Wednesday, December 8, 2021


Thanos4U servo motion controller

The new Thanos4U motion controller was designed to easy plug and play connection of the many DIY rigs out there that use SFX-100 or similar actuators. To allow then use the plug and play motion software SimRacingStudio. Essentially you can build the actuators according to the plans for standard SFX-100 and don't use the suggested leonardo, rather use the Thanos4U that is plug and play with the AASD-15A servos used on these actuators. Or use any similar actuators that also have AASD-15A servos (eRacing Lab, Scuderiart, PT-actuator etc).

Features USB-C connector for power/data

The Thanos4U controller features four DB25 ports so you can use standard DB25 cables (straight through 25C one to one). The DB25 ports are hot plug, meaning you can plug or power on the actuators at any time, the controller will recognize the active servo being connected and if ready will calibrate its home position and will move to the park position (usually 1% of the total stroke, retracted). This is especially useful for vertical actuator rigs as the park position will be totally down so you can power off the servos without fear it might drop from gravity. 

The 4 vertical actuators usually are representing 3DOF, aka pitch, roll and heave. But the motion software can also mix in the pitch roll accelerations for surge or lateral very convincingly. The SimRacingStudio, not only handles the motion but also autodetects the presence of the Thanos4U controller being connected and automatically activates and set it up (Spike filter level protection). Apart from the motion, SRS App can fully configure the Thanos4U controller to allow setup of the actuator stroke values, the leadscrew size, inline or foldback arrangement, for each actuator individually. And gives access to alter other parameters like park and standby timeouts, speeds etc. All is done remotely so you don't have to reach for the controller to adjust things like with the AMC-AASD15A controller that has an LCD menu for that.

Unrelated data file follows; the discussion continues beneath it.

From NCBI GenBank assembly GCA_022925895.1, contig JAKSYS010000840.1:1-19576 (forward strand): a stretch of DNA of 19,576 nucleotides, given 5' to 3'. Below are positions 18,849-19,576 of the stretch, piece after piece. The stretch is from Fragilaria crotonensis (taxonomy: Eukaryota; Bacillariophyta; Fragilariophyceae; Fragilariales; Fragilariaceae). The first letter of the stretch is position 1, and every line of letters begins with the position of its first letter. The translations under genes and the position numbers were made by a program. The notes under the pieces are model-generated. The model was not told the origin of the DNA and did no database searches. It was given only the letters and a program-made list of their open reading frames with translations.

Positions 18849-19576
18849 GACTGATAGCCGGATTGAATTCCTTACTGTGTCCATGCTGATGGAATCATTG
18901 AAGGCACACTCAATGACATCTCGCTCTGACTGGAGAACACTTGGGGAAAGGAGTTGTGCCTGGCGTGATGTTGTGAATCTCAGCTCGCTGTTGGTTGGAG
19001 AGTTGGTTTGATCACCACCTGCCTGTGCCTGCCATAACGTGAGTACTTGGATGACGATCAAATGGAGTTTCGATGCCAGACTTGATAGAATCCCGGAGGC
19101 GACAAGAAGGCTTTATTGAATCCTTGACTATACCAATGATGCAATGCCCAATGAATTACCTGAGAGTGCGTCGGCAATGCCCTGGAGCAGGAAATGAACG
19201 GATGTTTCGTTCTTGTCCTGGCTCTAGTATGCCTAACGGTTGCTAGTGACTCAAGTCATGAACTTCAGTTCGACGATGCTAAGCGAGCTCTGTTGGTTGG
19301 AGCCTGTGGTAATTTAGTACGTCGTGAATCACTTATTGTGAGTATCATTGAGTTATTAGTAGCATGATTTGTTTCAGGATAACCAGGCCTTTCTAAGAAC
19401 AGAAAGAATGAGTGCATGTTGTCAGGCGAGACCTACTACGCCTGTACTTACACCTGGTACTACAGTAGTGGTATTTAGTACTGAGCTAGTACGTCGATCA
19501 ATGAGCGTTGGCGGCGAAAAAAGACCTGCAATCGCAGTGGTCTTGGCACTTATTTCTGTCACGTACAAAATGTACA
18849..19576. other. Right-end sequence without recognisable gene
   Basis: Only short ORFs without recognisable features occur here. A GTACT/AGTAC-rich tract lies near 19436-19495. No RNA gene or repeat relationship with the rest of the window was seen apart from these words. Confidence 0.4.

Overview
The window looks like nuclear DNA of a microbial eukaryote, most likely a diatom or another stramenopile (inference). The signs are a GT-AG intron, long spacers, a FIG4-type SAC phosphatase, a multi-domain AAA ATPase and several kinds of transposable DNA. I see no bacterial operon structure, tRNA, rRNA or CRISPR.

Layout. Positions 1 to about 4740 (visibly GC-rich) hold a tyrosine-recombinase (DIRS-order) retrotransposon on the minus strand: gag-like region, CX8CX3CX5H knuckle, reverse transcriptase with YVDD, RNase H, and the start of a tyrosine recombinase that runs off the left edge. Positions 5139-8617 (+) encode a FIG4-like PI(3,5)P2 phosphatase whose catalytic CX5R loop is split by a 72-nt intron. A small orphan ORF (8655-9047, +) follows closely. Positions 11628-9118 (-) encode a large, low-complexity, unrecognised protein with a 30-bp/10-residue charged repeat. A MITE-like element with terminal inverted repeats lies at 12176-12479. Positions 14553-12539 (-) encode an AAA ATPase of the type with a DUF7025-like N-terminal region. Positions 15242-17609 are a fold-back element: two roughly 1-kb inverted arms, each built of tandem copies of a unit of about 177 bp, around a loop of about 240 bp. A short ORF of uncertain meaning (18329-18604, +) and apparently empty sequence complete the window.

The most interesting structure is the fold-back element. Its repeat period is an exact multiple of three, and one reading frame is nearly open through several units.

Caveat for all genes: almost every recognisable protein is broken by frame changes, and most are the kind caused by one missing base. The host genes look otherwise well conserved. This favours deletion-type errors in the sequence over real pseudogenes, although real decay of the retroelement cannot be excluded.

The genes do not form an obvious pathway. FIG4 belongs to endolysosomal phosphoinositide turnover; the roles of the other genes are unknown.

If extra axis are needed, they can be added later by using a secondary Thanos4U controller to add vertical placed actuators, like for surge, traction loss, or double traction loss (front-back). The double traction loss also serves as yaw rotation axis often because of the combined motion.

Here's a quick comparison table about the differences between the AMC-AASD15A controller and the Thanos4U controller:

Main differences are the plug and play supported software, ways to access the parameters, and number of actuators supported by each. But there are hidden differences in the internal engine of the Thanos4U, with highly optimized code for fixed timing of the pulses interleaved across all 4 motors, that results in much smoother and fluid operation. 

A customer that had tried both AMC-AASD15A and Thanos4U controllers mentioned the noticeable improvement on Discord:

The Thanos4U also features the same RJ45 port used for e-stop button box, which can be either built by the end user according to the diagram, or bought ready assembled from Bajer on Tindie or PT-Actuator.

A copy of the secure firmware along with the user manual of the Thanos4U controller can be found here. That said, the firmware is fully developed and already 100% integrated with SRS but is possible to be updated in the future to add extra features as needed. 

Watch the Thanos4U controller introduction video:


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